SYDNEY, Jan 5 (Reuters) - Cricket Australia wants to establish the tradition of hosting a day-night test every year, including during the Ashes series against England in 2017-18, chief executive James Sutherland said on Tuesday.
Australia hosted the first day-night test against New Zealand at the Adelaide Oval last November and the big crowds and TV ratings had contributed to what Sutherland said was “an unmitigated success”.
Following on from that, Sutherland said, Cricket Australia were “actively pursuing” at least one day-night test when they hosted South Africa and Pakistan at the end of this year.
“On the assumption that we do play a day-night test next summer or two, we will progress that further and it will be more of a fixture in our calendar,” he told reporters at the Sydney Cricket Ground (SCG).
“Needless to say the summer after that is an Ashes series and probably that just established tradition will continue.”
Sutherland said he had only spoken to the England and Wales Cricket Board (ECB) in “passing” about the concept, but expected no opposition from that quarter.
“It’s a long way off but I know that the chairman (Colin Graves) and chief executive of the ECB are very progressive in their thinking about the game,” he added.
“With CEO Tom Harrison’s background in the media he’ll certainly understand growing the popularity of the game is the first and foremost in our minds as cricket administrators.”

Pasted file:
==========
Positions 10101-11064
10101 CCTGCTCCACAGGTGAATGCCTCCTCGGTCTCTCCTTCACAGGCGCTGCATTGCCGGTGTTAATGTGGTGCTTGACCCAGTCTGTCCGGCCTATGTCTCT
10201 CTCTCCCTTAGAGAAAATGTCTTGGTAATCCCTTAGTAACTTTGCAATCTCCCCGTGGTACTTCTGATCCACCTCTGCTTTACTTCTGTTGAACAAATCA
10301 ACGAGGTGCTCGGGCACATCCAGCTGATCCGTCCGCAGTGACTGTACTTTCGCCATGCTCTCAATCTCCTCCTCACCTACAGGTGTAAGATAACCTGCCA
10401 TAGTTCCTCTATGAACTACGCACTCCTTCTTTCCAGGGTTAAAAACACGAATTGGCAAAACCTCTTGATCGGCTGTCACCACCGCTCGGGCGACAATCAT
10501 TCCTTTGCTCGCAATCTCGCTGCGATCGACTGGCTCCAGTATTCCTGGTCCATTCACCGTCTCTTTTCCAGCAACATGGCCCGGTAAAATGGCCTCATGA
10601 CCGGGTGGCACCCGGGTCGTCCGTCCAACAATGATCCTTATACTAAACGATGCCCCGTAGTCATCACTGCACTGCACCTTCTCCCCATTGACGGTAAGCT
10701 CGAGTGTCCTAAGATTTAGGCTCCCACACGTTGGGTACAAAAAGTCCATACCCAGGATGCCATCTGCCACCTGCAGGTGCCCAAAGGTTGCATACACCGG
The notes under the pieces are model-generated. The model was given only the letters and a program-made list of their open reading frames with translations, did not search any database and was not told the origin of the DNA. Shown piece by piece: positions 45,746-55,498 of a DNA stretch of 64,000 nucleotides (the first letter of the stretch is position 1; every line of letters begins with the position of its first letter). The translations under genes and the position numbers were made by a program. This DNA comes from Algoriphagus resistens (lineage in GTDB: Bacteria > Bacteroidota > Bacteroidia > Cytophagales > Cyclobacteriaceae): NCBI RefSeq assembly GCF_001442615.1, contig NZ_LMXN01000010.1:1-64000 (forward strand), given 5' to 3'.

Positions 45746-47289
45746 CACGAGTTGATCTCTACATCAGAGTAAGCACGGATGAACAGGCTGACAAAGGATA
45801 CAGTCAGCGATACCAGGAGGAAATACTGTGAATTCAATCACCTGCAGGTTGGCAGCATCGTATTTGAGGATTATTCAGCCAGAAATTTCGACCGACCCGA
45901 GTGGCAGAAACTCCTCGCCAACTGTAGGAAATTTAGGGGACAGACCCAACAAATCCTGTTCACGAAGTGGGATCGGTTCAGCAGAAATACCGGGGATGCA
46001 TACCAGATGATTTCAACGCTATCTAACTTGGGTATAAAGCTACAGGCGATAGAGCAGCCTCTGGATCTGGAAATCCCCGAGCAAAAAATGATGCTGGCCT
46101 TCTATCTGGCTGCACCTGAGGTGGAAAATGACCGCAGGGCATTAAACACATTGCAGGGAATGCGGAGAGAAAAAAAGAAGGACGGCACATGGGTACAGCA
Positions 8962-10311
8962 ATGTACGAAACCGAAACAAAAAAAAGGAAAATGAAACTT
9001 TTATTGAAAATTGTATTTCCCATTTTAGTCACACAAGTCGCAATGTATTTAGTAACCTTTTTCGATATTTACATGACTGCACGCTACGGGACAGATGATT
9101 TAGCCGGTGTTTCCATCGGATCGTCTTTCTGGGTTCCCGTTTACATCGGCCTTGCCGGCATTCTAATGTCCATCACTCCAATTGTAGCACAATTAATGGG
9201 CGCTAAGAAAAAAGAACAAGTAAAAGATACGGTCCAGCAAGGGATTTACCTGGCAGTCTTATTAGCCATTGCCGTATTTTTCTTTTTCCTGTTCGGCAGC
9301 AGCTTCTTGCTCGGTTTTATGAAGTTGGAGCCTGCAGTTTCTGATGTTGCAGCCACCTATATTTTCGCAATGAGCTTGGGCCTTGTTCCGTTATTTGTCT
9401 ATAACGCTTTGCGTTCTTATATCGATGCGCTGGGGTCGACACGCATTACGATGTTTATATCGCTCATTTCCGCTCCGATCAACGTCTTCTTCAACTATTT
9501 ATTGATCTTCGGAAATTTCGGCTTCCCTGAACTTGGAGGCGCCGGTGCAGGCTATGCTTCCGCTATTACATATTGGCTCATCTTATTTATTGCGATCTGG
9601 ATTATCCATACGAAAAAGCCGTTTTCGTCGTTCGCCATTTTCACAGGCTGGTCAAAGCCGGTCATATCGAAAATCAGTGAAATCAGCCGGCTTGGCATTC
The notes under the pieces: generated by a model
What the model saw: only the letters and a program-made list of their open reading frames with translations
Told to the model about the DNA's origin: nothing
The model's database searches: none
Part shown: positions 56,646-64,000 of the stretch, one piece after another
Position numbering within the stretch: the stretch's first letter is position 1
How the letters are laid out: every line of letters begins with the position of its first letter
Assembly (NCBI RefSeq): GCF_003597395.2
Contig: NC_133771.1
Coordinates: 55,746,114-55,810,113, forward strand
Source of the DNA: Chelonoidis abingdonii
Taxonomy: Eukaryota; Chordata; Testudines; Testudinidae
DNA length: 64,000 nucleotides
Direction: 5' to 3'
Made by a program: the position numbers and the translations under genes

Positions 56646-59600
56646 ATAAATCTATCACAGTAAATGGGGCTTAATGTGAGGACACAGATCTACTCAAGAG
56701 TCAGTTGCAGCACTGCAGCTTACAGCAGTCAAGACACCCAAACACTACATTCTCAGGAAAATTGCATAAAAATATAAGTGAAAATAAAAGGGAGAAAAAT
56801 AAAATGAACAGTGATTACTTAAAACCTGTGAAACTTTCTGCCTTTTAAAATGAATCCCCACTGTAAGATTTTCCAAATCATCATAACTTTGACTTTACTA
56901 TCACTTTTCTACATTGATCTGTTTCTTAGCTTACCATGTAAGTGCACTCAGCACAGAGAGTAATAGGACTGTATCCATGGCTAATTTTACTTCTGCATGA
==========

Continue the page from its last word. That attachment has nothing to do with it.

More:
Sutherland suggested the ECB should not dismiss hosting day-night test matches just because the daylight hours were longer during the English summer.
“It’s up to every individual home country that hosts cricket to make their own decision about which is appropriate but whether the sun has gone down or not I think that’s largely irrelevant,” he said.
“The point is that the hours of the test match if they are shifted in such a way that they move into the afternoon and evening, what Adelaide showed us is that more people will turn up to watch the matches and more people will be watching on television.”
Sutherland also welcomed interest from Melbourne and Sydney in hosting day-night tests in addition to their traditional Boxing Day and New Year’s fixtures.
“I think anything is possible and I welcome the interest that everyone has in hosting test matches, it is a ringing endorsement of test cricket and day-night test cricket,” he added.
“All that needs to be balanced with a policy that we have of trying to share cricket content around the country and that’s all part of the balancing act that we will continue to do.
“There are always different variables that come into play and we’ve got plenty to deal with as we consider the programming for 2016-17.” (Editing by Greg Stutchbury)